reconciling the tension between productivity and presence

simplest joys exist in being


It will come as no surprise to you that the keeper of a master to do list and the completer of a weekly review gets things done.  If you ask people from moments across my whole life what defines me, on the list between “woefully accident prone” and “cannot carry a tune but nevertheless sings with gusto” would be “she takes care of business.”

TCB.  They might as well be my initials.

And, yet, what I am realizing more and more is that the me who takes care of business isn’t my favorite me.  I am proud of what I have done, of course.  And I am even grateful that I can look at a project and know what needs to be done and then knock it out item by item before the deadline.  But having to be that person over and over again—the person who prioritizes the doing to help a team or even myself individually exceed intentions– doesn’t really allow me to always show up the way that I want to show up.

Here is who I most like being:

the mom who will play whatever silly game Happy dreams up for however long he wishes to play it and then doesn’t stress about the time and, instead, moves peacefully into the kitchen to prepare dinner (all without looking at my cell phone to see what emails have come in since it’s not work time anyway).

the friend who always has time to make a meal when a friend is under the weather and then drive it to her, even if she lives 30 minutes away (as so many of my friends do since I am a small town girl and they are city girls).

the daughter who not only calls her parents every day but has the hour to let her mom go down memory lane.

the community activist who has time to call every single girl in Circle de Luz regularly to check-in on her and the time to thank every single volunteer every time (even if I am not at the event) profusely and personally.

the townsperson who with her little boy makes from scratch scones and chocolate chip cookies for the helpers in our community and then delivers them.

the creative who reads or grabs her watercolors over surfing the internet mindlessly with those small pockets of time that present themselves.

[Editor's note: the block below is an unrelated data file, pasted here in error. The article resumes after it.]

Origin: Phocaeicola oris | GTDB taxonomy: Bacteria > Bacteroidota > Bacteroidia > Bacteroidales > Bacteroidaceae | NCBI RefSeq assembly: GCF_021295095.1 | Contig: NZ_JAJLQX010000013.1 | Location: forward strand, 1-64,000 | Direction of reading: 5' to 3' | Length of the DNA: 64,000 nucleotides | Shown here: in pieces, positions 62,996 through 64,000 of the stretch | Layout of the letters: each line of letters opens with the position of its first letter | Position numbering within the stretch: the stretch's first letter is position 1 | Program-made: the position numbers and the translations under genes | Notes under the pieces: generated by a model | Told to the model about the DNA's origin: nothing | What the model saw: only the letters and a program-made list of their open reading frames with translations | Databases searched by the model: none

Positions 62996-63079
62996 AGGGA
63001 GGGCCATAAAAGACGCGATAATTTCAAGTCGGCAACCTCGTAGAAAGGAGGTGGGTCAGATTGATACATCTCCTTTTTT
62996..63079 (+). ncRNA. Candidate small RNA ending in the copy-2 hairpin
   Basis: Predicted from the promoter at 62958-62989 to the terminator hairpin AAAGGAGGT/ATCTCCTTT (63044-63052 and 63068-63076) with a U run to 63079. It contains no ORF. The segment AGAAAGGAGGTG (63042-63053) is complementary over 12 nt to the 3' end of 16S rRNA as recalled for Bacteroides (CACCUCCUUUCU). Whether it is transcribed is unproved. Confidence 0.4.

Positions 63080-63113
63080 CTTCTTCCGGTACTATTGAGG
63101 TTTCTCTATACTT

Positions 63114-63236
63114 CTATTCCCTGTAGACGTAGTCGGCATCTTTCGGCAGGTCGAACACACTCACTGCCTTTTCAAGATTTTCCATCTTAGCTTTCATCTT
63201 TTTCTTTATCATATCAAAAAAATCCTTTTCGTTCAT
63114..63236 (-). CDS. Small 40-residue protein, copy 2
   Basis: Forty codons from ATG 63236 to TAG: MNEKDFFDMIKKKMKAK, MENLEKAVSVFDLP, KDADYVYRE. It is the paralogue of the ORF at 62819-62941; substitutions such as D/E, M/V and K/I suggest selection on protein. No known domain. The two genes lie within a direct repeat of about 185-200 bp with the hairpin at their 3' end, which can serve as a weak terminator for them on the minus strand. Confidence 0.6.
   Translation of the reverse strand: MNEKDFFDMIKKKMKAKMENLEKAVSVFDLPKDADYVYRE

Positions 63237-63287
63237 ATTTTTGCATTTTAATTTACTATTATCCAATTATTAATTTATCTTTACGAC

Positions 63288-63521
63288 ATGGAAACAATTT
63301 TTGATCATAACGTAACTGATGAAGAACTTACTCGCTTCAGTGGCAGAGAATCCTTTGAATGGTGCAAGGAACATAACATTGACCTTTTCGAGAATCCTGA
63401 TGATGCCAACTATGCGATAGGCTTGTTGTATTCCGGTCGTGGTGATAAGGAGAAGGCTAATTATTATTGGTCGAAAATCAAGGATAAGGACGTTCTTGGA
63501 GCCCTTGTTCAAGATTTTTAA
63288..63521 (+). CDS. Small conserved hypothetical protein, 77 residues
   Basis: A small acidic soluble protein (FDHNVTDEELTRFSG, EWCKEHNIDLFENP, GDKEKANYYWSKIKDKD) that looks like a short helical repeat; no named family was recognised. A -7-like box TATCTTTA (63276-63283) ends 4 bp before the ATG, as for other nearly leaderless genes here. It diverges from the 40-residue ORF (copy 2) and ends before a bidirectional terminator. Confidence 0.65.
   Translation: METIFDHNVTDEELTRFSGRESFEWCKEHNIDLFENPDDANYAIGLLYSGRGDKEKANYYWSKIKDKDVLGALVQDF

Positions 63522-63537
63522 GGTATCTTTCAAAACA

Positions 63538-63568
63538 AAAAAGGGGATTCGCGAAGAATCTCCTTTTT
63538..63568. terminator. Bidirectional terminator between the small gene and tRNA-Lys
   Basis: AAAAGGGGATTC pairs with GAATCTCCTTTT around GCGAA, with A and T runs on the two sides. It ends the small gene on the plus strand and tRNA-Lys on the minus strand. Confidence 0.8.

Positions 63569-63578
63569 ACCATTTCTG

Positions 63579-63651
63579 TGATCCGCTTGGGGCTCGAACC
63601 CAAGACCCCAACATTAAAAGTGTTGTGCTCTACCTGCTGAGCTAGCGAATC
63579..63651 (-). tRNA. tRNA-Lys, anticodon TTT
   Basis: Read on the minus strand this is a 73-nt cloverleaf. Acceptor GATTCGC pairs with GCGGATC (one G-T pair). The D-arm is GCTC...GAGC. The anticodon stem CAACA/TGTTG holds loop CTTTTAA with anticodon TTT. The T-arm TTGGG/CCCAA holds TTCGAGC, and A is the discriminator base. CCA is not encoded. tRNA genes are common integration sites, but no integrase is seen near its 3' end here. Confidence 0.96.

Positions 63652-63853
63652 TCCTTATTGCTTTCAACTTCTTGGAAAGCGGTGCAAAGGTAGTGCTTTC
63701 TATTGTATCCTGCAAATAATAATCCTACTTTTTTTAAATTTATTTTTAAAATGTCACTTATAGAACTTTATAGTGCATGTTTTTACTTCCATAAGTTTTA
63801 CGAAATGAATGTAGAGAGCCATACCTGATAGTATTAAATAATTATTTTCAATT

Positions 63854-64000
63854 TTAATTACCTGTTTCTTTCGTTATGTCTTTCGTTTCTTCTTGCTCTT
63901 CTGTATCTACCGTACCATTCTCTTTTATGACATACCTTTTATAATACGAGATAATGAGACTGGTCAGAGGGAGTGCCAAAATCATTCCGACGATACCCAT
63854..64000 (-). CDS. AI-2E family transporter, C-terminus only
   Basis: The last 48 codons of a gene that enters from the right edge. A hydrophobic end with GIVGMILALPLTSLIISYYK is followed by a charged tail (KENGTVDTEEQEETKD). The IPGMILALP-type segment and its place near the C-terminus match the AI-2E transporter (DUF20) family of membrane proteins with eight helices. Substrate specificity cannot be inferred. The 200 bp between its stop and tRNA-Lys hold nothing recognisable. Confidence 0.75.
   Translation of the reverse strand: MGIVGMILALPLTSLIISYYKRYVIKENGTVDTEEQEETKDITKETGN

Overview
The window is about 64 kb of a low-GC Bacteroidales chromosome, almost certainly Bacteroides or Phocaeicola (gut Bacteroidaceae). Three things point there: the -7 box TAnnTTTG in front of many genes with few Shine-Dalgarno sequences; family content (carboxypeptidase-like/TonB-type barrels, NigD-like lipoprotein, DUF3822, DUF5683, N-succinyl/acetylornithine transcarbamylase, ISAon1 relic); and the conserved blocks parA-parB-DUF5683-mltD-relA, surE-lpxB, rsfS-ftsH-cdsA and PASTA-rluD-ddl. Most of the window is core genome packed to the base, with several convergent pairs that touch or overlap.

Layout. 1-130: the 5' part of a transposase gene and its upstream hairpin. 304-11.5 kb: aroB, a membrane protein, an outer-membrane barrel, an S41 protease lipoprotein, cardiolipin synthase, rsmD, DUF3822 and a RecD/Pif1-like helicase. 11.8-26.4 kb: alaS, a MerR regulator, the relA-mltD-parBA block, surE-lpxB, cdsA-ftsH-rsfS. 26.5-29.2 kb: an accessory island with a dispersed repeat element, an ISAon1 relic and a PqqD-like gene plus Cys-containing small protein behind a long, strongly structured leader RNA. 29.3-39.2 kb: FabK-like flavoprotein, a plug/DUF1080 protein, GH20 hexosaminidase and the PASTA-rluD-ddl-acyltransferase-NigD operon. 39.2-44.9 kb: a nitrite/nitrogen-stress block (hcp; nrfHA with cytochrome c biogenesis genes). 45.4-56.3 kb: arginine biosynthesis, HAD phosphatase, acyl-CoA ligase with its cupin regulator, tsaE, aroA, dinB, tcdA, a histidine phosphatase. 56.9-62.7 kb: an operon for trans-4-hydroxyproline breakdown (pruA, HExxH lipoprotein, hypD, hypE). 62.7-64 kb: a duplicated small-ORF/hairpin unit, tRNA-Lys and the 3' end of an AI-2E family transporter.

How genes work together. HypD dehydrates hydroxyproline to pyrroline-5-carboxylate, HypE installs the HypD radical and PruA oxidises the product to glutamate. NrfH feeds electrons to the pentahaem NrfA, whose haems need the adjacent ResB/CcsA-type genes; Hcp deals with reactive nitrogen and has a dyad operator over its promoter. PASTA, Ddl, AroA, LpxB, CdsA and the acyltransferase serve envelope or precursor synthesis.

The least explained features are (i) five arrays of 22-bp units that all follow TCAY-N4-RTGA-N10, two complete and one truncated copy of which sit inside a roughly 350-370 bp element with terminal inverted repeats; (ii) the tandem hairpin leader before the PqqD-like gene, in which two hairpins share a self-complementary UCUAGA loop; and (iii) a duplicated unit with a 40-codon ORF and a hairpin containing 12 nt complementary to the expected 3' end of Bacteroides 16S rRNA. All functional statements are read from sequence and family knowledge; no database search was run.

To be fair, these things happen now because, after all, they reflect the person I most love being.  But the truth is that, for me, they don’t happen enough.

When I think about what I most want out of my life at this point, I want it to move slower, for it to be a force for distilling as it becomes more and more apparent to me that my experience of time is at warp speed.  If I cannot literally slow time down, then I want to slow me down.  I want to linger.  And slowing me down starts by giving me less to do.

I don’t want to scratch one more thing off my to do list today at the expense of enjoying one more hug, a longer conversation in the driveway as I cross paths with our beloved neighbors, moving my body for my mental, emotional, and physical health, sitting on the porch with BF sipping lemonade at the end of the day, playing a frenetic smack talking round of Uno with my big and little boys before bedtime.

I want to wake up and not feel such an urgency about the emails I got overnight and instead go do my workout just as I had planned rather than bagging it because I cannot bear the thought of someone waiting a few more hours to hear back from me.

I want to end my work day and say “that was enough.  Well done.”  And then glide into the other roles that I have the honor of living—daughter, friend, mother, partner, community member, more- with grace and patience and-that all important word- presence.

I want to relax about the doing and really get into the being.

At the beginning of 2014, I choose Thrive as my word for the year.  Over the course of the year, I have learned so much about what thriving looks like to me and, at its root, it means that I am fulfilled in my being, that having the opportunity to be present is what allows me to overflow with feelings of joy, satisfaction, passion, and consciousness.  That breathing space is my fountain.  That I shine greatest when my flame can be deep and not broad.

In really looking at my professional and personal habits over the last few weeks, I can see where I make it harder for myself to be present because I am demanding productivity and I am even more aware of what habits I practice that keep me on the productivity hamster wheel.  So I am working on practicing different behaviors, not over-engaging in stuff that isn’t mine, not letting anxiety beat out presence, not letting getting things done be more important than being.  And just like embracing self-acceptance, embracing presence is about a choice.  I am choosing to behave differently.  Over and over again, as I navigate the tension between productivity and presence, I will remind myself that I have made a different choice.

This summer has been such a gift to me in being more present, in not sweating that master to do list, in remembering that I always get done what I need to get done and I am not going to start disappointing myself or others now so maybe I can just relax a little.  If my twenties were about giving up beauty and my thirties were about giving up perfect, then I want my forties to be about giving up production, letting go of the fury to always be making something happen.  Because here is what I know:  the most miraculous things that have happened in my life all started with just showing up, being, listening and feeling.

Here’s to experiencing life rather than always orchestrating it.

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